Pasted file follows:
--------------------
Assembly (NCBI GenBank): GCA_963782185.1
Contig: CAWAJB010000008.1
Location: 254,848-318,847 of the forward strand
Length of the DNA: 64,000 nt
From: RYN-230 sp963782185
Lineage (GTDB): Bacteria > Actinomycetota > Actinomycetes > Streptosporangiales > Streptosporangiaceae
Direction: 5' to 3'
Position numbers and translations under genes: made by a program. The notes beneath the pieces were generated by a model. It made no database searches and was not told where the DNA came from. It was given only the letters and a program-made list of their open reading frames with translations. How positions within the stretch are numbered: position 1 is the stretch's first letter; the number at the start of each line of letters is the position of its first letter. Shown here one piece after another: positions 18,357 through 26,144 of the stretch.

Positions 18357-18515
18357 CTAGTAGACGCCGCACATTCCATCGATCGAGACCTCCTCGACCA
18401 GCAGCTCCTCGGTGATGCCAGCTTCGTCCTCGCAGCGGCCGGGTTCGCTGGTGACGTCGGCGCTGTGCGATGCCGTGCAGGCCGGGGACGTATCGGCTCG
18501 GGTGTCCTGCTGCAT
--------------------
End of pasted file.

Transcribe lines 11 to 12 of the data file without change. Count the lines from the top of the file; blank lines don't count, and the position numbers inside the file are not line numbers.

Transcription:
18401 GCAGCTCCTCGGTGATGCCAGCTTCGTCCTCGCAGCGGCCGGGTTCGCTGGTGACGTCGGCGCTGTGCGATGCCGTGCAGGCCGGGGACGTATCGGCTCG
18501 GGTGTCCTGCTGCAT